An astonishing number of men under the age of 65 experience the death of a life partner in Scotland every year. Many of these are fathers and some still have dependent children. Rebecca Phipps, a research student at the University of Glasgow, explains why she is seeking participants for a study looking at how men cope with this type of bereavement.

In the 2011 Scottish census, over 14,500 men under the age of 65 were reported to have experienced the death of their marital or civil partner. We don’t know how many more outside marriage or civil partnerships lost their partners. Nor do we know how many men experiencing this type of bereavement have dependent children. This is a considerable gap in our knowledge given that bereavement is a highly stressful life-event that demands considerable readjustment for surviving parents and their children.

At the University of Glasgow we are conducting a research study to capture lived experiences of fathers whose cohabiting partner died between six months and five years ago. The study aims to provide contemporary insight into men’s grief in the context of daily life; to capture its impact on identity and observe how this may influence coping approaches. The purpose of this research is to better understand men’s experiences to learn more about how fathers can be better supported.

We know that people who experience the death of a partner are at increased risk of adverse health outcomes and are more likely to die when compared to non-bereaved peers. Men below the age of 70 have been identified as a particularly vulnerable bereaved group, for whom relative risk of dying in accidental or in violent circumstances is particularly high. Gender differences in health outcomes following stressful life events have been attributed to differences in men’s and women’s coping approaches.

There has been significant research into the impact of parental bereavement on children but this does not tell us much about the experience of a surviving parent. It is estimated that one third of parentally bereaved children will need formal support from a bereavement support service. Some evidence suggests there may be gender differences in parenting style among partner bereaved groups and men may need more encouragement to engage with their children in bereavement related support tasks. Across bereavement literature it is widely expressed that men are less likely to seek support from formal services following bereavement but very little research has been conducted into the topic. We know that in addition to grieving for their own personal loss, the death of a partner often leads to the surviving parent feeling under increased pressure to maintain the family’s wellbeing.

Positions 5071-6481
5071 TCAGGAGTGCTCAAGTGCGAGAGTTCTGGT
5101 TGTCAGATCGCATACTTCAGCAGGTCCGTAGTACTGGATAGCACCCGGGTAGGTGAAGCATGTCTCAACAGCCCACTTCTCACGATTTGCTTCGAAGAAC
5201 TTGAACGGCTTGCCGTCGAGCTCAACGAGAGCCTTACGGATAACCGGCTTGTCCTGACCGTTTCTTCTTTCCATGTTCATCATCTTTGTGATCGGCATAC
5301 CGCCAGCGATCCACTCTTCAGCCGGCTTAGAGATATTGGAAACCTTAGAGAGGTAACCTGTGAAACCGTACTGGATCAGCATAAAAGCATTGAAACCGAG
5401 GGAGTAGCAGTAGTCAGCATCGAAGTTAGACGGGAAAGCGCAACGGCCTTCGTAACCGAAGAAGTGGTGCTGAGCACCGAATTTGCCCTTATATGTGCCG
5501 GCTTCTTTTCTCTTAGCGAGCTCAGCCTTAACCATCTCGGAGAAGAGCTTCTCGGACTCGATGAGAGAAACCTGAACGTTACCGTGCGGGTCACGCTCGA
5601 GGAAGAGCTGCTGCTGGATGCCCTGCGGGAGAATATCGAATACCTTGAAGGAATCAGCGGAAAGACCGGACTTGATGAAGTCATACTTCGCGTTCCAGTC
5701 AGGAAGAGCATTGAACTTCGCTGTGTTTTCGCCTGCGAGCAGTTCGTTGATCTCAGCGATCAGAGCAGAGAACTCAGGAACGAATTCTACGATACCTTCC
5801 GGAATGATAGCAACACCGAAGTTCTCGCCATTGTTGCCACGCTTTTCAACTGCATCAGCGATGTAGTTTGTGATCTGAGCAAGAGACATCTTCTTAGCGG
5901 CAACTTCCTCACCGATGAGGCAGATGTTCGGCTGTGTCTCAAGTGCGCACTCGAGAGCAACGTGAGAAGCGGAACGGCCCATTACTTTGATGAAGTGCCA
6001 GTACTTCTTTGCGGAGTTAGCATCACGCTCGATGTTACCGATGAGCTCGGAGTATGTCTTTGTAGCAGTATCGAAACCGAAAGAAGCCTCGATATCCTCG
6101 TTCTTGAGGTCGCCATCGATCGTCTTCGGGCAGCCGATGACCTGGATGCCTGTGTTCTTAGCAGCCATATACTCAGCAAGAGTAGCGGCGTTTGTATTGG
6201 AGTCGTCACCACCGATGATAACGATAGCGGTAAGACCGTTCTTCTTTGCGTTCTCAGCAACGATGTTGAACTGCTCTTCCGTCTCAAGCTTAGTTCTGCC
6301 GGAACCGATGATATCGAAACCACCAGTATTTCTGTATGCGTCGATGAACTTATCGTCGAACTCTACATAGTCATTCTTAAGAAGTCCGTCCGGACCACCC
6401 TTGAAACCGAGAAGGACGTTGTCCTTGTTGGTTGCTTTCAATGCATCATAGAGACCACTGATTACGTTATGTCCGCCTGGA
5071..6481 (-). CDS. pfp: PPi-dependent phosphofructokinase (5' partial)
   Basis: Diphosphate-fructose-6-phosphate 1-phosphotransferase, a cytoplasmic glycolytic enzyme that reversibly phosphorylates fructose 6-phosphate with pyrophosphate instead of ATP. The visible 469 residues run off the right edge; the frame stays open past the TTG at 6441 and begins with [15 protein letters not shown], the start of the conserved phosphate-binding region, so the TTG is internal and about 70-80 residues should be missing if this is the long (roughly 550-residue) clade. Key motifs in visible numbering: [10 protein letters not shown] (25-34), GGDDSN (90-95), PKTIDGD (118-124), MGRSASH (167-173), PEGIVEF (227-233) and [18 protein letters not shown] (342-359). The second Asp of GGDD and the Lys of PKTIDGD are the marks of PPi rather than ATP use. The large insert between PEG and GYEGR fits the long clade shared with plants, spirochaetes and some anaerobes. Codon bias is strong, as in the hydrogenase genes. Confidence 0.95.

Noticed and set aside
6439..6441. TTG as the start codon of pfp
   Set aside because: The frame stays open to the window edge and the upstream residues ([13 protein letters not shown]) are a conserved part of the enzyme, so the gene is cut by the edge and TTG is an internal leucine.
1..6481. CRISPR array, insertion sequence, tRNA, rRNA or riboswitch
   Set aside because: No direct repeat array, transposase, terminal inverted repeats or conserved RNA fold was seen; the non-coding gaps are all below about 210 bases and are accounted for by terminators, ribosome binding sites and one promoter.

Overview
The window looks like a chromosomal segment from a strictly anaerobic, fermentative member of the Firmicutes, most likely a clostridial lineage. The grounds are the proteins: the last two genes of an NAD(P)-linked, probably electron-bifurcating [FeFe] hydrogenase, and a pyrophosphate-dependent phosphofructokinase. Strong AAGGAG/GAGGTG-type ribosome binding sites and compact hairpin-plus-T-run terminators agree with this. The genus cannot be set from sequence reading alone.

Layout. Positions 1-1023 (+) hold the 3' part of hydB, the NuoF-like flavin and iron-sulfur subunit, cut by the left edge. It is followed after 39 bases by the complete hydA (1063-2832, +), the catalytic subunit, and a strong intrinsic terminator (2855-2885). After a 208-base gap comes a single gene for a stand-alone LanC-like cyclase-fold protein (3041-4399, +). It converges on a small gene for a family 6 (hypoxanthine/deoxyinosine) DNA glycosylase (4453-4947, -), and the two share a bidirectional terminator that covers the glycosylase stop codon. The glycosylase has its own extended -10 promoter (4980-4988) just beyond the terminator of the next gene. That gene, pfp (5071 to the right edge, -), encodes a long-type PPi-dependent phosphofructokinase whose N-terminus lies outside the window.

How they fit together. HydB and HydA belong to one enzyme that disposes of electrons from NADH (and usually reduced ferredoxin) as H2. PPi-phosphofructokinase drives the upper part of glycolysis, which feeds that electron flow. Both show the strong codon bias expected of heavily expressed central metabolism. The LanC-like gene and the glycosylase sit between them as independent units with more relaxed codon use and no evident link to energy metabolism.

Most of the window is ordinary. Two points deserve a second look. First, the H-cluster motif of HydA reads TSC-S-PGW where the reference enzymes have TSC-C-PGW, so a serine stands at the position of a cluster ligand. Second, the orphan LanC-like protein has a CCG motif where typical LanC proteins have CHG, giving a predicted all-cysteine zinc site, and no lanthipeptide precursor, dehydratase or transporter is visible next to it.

Understandably, children sometimes respond to parental bereavement with a change in behaviour and research has found that many parents will experience a loss of confidence in their parenting ability.

There is an urgent need for contemporary research into men’s bereavement to capture the experiences of families today; many of whom may not be married and may have children from previous relationships. Few studies have looked at how ‘being a man’ might influence bereavement experiences and those that have, predominantly focus on older men without dependent age children. Of the studies that have focused on men with child rearing responsibilities, these mostly re-use non-contemporary datasets and may overlook shifts in gender roles. The majority of these studies focus on marital partner bereavement and largely exclude unmarried and same-sex partner bereaved men.

We are encouraging anyone who feels they can contribute to this study to find out more. For details on how to take part visit 

The study is being conducted by Rebecca Phipps a research student at MRC/CSO Social and Public Health Sciences Unit, University of Glasgow and is funded by the Medical Research Council and the Scottish Government Chief Scientist Office. The project is supervised by Dr Shona Hilton, Dr Kirstin Mitchell and Dr Amy Nimegeer. This study has been approved by the University of Glasgow, College of Social Sciences Research Ethics Committee. Views expressed here are those of the authors and do not necessarily reflect the views of the MRC and CSO. (Funding: MC_UU_12017/15, SPHSU15 MC_UU_12017/11, SPHSU11, Award ref. 1802757)

Rebecca Phipps is a PhD student, MRC/CSO Social and Public Health Sciences Unit at the University of Glasgow.

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